Working with text

The main rule to follow is: Concentrate on getting the structure right, and the styling will look after itself. So you won’t find many options to let you alter the look of your page – but if you apply the headings etc in a logical way, the style sheet will apply a consistent look across the whole site.

For example: the Emphasis (I) button should only be used where selected words or phrases require emphasis – and not because you happen to like italic text. And the same applies, of course, to the Strong emphasis (B) button, which should only be used where selected words or phrases require even more emphasis.

The following layout rules have been kept to a minimum – simplicity makes for easy editing and a coherent look.

Below, you’ll find examples of how the various HTML tags are styled.

Page titles are <h1> like this.

…and normally, level 1 headings should not be used for anything else, so you won’t ever need to use this one.

<h2> headings look like this.

These should be used for the main sub-divisions of the centre column. And they’re also often used for the main headings in side-column items (where they are styled differently).

<h3> headings look like this.

In theory, it’s considered bad practice (from an accessibility point of view) to skip heading levels. But sometimes needs must!

<h4> headings look like this.

The golden rule is to mark up the text semantically (ie: according to what sort of text it is), rather than to achieve a particular look. People with a visual impairment often use screen-readers to read out the text to them, and one clue to the purpose of a particular chunk of text lies in the html tag that’s used to mark it up.


Items which are essentially lists should be marked up as either:

  • Unordered lists (like this one and most of the others on this site) or
  • Ordered lists – (numbered) where the order of the items is significant. (See, for example, the step-by-step instructions in the next section.)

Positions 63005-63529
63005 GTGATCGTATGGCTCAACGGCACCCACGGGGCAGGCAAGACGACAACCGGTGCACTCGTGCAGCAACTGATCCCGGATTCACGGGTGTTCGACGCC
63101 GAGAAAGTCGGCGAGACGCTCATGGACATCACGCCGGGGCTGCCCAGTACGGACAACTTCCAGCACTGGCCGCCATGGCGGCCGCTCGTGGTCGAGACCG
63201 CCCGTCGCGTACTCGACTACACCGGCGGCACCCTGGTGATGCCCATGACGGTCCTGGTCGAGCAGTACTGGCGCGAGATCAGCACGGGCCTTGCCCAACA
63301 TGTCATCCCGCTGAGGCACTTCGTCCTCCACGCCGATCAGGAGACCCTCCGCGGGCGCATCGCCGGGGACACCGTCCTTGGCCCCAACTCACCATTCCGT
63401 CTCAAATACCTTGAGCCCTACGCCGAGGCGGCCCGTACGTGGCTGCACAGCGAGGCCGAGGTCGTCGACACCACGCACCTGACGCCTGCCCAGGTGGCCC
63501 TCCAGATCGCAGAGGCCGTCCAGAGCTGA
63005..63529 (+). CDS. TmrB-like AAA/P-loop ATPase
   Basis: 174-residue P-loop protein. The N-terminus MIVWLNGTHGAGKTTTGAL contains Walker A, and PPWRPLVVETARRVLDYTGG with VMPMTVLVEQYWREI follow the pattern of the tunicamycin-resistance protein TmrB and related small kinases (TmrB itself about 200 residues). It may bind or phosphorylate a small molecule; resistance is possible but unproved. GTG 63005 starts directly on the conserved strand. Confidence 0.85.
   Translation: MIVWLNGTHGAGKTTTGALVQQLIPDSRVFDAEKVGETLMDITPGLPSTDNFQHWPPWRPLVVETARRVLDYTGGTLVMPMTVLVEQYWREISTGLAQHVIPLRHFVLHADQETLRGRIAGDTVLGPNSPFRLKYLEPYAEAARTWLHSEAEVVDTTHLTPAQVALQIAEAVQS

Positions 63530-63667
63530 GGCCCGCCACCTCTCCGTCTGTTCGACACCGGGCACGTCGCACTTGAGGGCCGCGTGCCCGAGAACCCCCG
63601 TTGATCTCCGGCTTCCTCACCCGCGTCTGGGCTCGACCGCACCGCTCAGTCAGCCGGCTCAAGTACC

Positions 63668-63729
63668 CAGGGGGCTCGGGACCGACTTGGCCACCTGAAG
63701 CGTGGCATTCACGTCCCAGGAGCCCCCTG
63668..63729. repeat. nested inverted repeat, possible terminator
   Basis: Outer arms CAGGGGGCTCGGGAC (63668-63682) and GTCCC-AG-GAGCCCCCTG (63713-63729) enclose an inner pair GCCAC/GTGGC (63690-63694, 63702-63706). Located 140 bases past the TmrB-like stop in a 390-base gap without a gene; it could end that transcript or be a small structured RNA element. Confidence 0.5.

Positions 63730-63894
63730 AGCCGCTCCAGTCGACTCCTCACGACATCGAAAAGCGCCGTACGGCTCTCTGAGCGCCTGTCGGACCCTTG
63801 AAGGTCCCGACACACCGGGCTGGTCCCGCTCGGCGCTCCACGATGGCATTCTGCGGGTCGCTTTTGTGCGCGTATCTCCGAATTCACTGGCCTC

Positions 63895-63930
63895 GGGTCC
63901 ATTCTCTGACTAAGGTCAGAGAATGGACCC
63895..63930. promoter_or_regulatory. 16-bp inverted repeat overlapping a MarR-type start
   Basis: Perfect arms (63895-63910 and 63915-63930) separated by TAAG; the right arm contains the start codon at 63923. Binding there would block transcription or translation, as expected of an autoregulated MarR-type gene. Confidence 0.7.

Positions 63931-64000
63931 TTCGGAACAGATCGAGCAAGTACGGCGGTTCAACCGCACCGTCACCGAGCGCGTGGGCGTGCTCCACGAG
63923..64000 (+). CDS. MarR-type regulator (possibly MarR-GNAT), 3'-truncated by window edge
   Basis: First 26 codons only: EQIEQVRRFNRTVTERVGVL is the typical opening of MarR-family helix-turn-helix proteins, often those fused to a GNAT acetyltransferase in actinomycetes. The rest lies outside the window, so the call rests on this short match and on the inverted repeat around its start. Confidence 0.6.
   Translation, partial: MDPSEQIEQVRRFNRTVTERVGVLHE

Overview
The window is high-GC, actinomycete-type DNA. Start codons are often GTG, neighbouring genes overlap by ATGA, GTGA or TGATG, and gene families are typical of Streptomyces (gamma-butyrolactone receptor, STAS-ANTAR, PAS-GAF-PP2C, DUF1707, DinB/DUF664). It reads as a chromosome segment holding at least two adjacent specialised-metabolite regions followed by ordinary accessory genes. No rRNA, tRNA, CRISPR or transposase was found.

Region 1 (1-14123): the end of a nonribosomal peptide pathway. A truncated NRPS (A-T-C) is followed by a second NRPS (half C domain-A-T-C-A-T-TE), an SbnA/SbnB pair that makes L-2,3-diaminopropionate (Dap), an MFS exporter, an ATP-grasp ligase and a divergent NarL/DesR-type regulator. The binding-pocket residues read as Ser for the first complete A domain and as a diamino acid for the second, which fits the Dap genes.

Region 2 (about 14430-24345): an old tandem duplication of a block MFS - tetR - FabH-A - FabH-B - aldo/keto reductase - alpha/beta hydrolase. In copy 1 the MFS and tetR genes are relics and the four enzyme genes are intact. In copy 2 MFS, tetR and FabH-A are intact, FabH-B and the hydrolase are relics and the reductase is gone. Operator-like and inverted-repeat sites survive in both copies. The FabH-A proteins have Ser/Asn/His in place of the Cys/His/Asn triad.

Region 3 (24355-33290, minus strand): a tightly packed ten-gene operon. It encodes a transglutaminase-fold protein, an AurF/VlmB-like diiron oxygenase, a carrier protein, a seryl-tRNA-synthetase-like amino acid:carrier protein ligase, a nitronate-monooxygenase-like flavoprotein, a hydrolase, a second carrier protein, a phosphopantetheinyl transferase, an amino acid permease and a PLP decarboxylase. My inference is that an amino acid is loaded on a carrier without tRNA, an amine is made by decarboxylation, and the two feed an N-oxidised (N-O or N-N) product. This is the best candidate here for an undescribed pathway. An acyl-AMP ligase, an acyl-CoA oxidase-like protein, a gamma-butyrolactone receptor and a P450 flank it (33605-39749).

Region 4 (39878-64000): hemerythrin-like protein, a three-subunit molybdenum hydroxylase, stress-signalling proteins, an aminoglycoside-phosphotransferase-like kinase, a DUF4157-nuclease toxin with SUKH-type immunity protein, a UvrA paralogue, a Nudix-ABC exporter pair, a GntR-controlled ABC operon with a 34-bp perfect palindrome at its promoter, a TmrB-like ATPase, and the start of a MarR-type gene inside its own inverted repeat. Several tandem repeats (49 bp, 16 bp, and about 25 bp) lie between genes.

Remember: Wingfinger can, if required, change the CSS style sheet to change the way a particular tag (<h2>, <h3> etc) displays across the whole site. But it’s a lot more work to edit each page in WordPress to change the tags – so do, please, try to apply them in a way that’s appropriate and consistent.

Creating links

To do safe email link

‘Please email to find out more.’

  1. Select the email text (
  2. Replace the email text with <script type="text/javascript"> generate_address( "office", "" ) </script>.
    Note: how the first bit of email before @ is first item within the brackets and the second bit of email after @ is second item

To do internal links

To do an internal link to the Donate Cash Today page, you would use '/take-action/donate/donate-cash-today' as the link.

‘Please make use of the private Test page.’

  1. Select the link text (ie: Test page).
  2. Click the link button.
  3. Replace the "http://" with the last part of the ‘Permalink’ to the page – which you can copy and paste either from the address bar of the browser or from the Permalink line above the editing window for the appropriate page: "/test-page"

To do download file link

To do a link to download the The-Economic-Consequences-of-the-EU-Proposal-for-a-Financial-Transaction-Tax-3.pdf (??kb) file, you would use 'The-Economic-Consequences-of-the-EU-Proposal-for-a-Financial-Transaction-Tax-3.pdf' as the link.

‘Please download the PDF file (10kb).’

  1. Upload the file to the media library
  2. On the Page/Post select the link text (ie: Word file).
  3. Click the link button.
  4. Enter the required link url
  5. Click add link